Why Does Unemployment Differ Persistently across Metro Areas?

By Rappaport, Jordan | Economic Review - Federal Reserve Bank of Kansas City, Second Quarter 2012 | Go to article overview

Why Does Unemployment Differ Persistently across Metro Areas?


Rappaport, Jordan, Economic Review - Federal Reserve Bank of Kansas City


Unemployment rates differ widely across U.S. metropolitan areas. In 2007, they ranged from 3.1 percent or less among the 25 lowest unemployment metropolitan areas to 6.6 percent or more among the 25 highest unemployment metropolitan areas. Such large differences in metro unemployment rates have held continuously since at least 1990. Moreover, those metro areas that had a relatively high unemployment rate in one year tended to have a high unemployment rate 10 years and even 20 years later.

How can such large differences in unemployment rates persist over such long periods? Why don't households move from high long-term unemployment metros to low long-term unemployment metros in order to improve their chances of finding a job? Why don't firms move from low long-term unemployment metros to high long-term unemployment metros in order to more easily hire workers?

While such moves might seem sensible, they might not actually improve household welfare or firm profitability. A first possibility is that the skills of workers in high unemployment metro areas poorly match the hiring needs of firms elsewhere. Conversely, the needs of firms in low unemployment metros may not match the skills of workers elsewhere. A second possibility is that some metros may have intrinsic characteristics that make households and firms unwilling to move. A third possibility is that high moving costs dampen the mobility of households and firms and, therefore, allow metro unemployment rates to diverge over long periods.

Empirical analysis finds support for all three explanations. Metro workforce characteristics are able to account for the largest share of the variation in metro unemployment rates measured over complete business cycles. Characteristics more intrinsic to metro areas themselves account for much of this variation as well, though not as much as workforce characteristics. And moving costs are estimated to be high enough that some households will be unwilling to move away from high-unemployment metros.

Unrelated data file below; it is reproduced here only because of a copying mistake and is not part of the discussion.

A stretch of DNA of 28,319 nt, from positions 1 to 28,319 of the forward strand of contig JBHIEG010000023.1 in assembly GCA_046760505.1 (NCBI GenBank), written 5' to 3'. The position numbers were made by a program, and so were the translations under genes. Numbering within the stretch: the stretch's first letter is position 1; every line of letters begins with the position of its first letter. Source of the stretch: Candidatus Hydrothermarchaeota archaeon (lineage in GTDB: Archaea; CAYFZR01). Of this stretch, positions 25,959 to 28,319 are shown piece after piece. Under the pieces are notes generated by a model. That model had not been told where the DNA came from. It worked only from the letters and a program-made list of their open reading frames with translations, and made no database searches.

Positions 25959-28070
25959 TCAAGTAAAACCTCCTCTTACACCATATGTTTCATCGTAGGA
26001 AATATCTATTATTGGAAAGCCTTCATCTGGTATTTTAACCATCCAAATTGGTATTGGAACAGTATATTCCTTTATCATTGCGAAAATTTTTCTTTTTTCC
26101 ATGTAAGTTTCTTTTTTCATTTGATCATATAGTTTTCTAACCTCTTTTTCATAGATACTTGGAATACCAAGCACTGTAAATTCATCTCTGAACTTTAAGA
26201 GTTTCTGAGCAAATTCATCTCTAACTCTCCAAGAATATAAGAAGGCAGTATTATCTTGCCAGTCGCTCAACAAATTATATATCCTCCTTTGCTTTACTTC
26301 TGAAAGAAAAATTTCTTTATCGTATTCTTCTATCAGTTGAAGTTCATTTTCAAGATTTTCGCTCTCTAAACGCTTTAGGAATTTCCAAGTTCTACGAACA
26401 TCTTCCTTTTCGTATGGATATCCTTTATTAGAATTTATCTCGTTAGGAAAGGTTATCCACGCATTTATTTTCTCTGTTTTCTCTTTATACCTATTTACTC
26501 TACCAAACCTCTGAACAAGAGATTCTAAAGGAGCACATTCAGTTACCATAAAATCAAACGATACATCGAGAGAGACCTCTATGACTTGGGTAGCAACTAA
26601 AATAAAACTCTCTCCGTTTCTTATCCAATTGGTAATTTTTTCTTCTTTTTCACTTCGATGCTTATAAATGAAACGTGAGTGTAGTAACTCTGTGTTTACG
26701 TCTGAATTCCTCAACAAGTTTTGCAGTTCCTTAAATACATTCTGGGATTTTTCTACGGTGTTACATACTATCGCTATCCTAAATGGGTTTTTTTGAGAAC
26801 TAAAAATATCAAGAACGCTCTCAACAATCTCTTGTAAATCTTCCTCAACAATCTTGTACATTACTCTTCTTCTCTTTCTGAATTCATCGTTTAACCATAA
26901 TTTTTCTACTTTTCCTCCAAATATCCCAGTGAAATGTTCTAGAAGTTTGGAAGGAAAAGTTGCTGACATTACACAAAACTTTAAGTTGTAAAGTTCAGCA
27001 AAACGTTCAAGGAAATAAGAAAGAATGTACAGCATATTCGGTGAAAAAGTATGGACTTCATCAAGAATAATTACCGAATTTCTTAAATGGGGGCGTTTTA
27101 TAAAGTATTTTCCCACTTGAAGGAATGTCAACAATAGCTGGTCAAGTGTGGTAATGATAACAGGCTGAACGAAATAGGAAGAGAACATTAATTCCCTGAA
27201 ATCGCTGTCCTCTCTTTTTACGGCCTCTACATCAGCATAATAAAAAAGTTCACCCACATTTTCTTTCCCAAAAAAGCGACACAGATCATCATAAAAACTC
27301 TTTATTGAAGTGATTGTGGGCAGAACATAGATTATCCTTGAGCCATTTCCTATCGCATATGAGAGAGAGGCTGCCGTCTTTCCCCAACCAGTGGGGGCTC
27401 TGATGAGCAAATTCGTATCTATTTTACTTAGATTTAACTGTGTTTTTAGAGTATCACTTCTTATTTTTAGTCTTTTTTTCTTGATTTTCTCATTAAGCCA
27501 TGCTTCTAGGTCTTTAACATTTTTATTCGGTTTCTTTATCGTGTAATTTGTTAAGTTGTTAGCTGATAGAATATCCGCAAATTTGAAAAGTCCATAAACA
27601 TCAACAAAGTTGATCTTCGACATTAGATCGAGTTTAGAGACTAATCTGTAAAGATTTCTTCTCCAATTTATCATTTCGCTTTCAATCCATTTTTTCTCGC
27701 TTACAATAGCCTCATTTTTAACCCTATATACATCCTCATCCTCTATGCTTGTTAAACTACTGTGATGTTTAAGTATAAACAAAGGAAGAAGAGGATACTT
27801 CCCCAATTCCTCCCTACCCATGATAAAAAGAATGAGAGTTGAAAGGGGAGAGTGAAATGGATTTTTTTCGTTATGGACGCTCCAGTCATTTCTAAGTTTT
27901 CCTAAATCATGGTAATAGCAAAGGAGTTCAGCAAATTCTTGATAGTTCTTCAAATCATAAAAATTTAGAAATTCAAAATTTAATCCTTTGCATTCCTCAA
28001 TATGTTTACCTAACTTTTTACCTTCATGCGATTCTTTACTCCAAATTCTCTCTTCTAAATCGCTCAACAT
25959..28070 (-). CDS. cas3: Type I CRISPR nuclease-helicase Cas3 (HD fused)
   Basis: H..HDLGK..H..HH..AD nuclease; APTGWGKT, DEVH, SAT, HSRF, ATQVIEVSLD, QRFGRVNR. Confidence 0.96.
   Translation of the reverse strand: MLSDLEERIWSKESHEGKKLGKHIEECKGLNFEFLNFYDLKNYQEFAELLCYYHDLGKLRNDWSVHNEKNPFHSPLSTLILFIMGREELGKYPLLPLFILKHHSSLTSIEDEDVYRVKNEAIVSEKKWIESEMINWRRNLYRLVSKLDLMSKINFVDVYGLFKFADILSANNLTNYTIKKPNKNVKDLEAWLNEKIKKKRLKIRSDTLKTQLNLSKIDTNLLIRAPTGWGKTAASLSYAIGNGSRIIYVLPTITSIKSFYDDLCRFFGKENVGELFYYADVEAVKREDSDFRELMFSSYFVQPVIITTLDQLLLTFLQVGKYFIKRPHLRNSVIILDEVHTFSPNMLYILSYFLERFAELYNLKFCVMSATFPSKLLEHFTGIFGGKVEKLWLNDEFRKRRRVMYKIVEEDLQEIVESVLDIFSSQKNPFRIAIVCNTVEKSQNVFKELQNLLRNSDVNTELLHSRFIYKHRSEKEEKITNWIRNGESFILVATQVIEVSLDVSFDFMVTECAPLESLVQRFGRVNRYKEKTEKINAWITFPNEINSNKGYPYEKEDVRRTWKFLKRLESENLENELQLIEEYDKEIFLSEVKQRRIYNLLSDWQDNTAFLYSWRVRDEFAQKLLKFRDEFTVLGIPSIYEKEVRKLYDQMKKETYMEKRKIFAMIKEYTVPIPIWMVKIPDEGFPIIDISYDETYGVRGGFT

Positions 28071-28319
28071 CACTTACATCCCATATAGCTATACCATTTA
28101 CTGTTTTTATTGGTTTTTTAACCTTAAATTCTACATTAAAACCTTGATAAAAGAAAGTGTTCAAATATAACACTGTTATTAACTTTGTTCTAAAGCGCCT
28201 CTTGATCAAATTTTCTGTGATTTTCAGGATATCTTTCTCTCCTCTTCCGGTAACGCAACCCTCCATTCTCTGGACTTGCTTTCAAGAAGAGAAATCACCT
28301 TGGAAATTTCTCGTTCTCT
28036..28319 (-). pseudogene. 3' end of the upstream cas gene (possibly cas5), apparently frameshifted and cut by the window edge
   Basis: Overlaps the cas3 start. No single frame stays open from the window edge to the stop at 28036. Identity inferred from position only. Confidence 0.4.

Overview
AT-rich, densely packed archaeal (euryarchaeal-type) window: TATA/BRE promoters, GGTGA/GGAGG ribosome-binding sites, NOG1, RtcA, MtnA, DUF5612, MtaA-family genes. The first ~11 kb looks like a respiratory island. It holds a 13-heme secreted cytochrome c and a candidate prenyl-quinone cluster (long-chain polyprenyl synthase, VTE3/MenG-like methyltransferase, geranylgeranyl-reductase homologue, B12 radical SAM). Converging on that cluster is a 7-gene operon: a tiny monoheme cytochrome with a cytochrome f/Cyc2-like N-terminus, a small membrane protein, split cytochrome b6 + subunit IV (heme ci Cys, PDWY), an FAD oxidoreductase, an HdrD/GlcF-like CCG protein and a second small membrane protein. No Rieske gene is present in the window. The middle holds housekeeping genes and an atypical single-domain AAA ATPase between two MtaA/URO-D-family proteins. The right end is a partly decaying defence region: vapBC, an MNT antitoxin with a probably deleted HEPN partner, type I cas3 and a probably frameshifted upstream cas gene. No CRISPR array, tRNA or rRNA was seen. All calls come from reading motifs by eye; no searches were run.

Section I describes in more detail the dispersion and persistence of metro unemployment rates. Section II describes the generally weak effect of metro employment growth on metro unemployment. Sections III and IV describe the separate and combined correlations between the metro workforce and intrinsic characteristics and metro unemployment. Section V describes estimates of the size of moving costs. The concluding section discusses some public policy implications of the results.

I. THE DISPERSION AND PERSISTENCE OF UNEMPLOYMENT ACROSS METRO AREAS

To set the stage for explaining the persistent, large unemployment differences across metros, this section describes these differences in more detail. Throughout the analysis, metro unemployment rates are based on the monthly Bureau of Labor Statistics survey and definition. A person is unemployed if he does not have a paid or unpaid job, was available for work, and sought work over the previous four weeks. The unemployment rate is the number of unemployed workers divided by the sum of employed plus unemployed workers. The analysis that follows focuses on average unemployment rates over the two most recent national business cycles, with approximate peaks in 1990, 2000, and 2007.1

The high dispersion of unemployment rates

The dispersion of unemployment rates across metropolitan areas is typically quite large. Even though it was significantly dampened by a business cycle peak, the dispersion among metro unemployment rates in 2007 was substantial. Sixteen of 308 metros had unemployment rates more than 1.5 percentage points below the national rate; 31 had unemployment rates between 1.5 percentage points and 3.5 percentage points above the national rate; and 11 had unemployment rates more than 3.5 percentage points above the national rate (Chart 1).

The dispersion of metro unemployment rates remained high from at least 1990 through 2011. During this period, the difference between the 95th-percentile and 5th-percentile metro unemployment rates was always at least 4. …

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